Do I need to get certified to be a coach?

No, regulations do not require you to be certified to be a professional coach. Not yet, at least. However, market dynamics may soon force you to. And frankly, it’s good for you. Corporations like to hire people who have professional certifications. In fact, it’s something that clients commonly ask for. 

Professional coaching certification by reputed internationally recognised coach training agencies are highly recommended for the following reasons:

  • Most corporate clients expect you to be certified for executive coaching. They may not have in-depth knowledge of the various certification options, but they want to know that their coach is legitimate. In Europe, EMCC credentials are sought after. For US government contracts, BCC is often a requirement. Most international corporations will demand a PCC credential from ICF before considering a coach for their team or executives.
  • You learn a lot in coach training that actually helps you be a good coach. It’s one thing to have years of experience and industry knowledge, but there’s a whole complimentary set of skills you need to coach another person. Coach training is practical and useful, not just theoretical. 
  • There are a lot of people out there who claim executive experience and provide “mentoring.” Coaching is not the same as giving advice. It is about creating awareness with the belief that the client has the answers. Mentoring doesn’t usually end well in client owning the solution. 
  • Becoming certified sends a signal that you’re a pro. In every profession, be it legal, accountancy or engineering, whether regulated by the Governments or not, knowledgeable users would like to see the practitioners to be professionally trained and certified. Coaching should be no exception. That’s why we already think it’s a good idea, but believe it will be a “must” in the near future.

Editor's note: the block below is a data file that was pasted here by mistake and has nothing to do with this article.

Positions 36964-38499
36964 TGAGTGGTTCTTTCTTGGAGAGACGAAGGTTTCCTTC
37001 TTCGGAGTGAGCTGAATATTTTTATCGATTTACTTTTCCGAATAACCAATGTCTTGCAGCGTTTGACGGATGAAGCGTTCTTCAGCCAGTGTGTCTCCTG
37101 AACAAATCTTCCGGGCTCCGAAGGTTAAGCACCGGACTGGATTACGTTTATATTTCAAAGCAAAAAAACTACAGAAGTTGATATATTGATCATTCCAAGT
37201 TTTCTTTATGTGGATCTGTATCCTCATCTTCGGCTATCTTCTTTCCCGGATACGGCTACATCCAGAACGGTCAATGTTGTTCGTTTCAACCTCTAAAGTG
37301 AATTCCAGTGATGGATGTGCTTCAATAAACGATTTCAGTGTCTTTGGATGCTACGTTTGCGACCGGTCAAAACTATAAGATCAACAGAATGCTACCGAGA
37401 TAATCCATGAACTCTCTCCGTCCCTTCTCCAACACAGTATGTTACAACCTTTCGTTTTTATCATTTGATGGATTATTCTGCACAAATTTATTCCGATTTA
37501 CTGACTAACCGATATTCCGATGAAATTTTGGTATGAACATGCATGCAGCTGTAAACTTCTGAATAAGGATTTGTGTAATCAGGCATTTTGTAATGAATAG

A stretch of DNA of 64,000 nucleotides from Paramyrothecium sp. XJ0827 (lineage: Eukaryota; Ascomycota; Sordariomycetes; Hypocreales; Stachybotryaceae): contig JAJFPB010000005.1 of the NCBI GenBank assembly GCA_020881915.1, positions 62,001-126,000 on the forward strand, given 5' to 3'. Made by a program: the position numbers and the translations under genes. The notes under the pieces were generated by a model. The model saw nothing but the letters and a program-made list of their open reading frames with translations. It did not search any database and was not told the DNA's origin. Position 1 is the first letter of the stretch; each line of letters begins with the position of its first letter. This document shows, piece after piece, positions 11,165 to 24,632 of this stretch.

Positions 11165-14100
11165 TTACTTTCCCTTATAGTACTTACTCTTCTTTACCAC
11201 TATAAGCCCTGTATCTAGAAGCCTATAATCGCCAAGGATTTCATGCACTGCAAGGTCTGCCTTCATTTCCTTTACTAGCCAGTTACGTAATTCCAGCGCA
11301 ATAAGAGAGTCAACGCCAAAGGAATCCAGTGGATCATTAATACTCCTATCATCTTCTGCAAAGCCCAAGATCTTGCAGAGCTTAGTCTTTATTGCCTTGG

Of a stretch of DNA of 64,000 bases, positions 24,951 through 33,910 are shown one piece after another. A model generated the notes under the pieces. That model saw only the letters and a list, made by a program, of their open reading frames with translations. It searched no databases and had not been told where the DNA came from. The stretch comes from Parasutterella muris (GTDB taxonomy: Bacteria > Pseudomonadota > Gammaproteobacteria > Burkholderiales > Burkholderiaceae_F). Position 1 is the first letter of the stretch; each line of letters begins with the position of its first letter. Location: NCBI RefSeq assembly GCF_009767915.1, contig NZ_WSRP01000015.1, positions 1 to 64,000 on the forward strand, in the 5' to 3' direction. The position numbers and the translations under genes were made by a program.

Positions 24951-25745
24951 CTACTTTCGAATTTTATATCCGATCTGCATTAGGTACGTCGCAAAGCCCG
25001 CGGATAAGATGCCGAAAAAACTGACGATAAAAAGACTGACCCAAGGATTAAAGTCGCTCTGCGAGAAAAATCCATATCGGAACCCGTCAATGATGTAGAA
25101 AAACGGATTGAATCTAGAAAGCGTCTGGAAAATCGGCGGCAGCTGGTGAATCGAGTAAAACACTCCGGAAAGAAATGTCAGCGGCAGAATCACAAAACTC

How much work experience do I need to become a coach?

Technically, there are no hard requirements, but it’s generally recommended that you have a minimum 10 years of corporate experience. The idea is that you have developed some people management skills before you start your coach training.

What is the difference between Approved and Accredited programs, Credentialed Programs and Certified Programs?

It seems that the credentialing bodies use different terms to mean the same thing. That is, Accreditation, Credentialing and Certification mean the same thing for all coaching bodies, except ICF.

For ICF credentials, the trainer can be approved (ACSTH) or accredited (ACTP), depending upon the rigor of training structure in the program they offer. To add to complexity, ICF also recognises a portfolio route, in which learner can acquire coaching skills through trainers not approved or accredited by ICF. EMCC also offers this option.

The ICF paths are quite confusing. You can find them outlined here. The best thing is to talk to someone who’s been through the process, like our Founder Ram. This isn’t just a shameless plug – Ram has trained, coached and mentored many people and loves introducing new learners into the coaching world. Please get in touch with us to speak to Ram or to one of our other PCC or MCC credentialed trainers, regardless of whether you’re thinking about training with us. We’re here to help.

btw, Coacharya is accredited by ICF, EMCC and CCE.

What certification types are there?

Fasten your seatbelts – this is a doozy!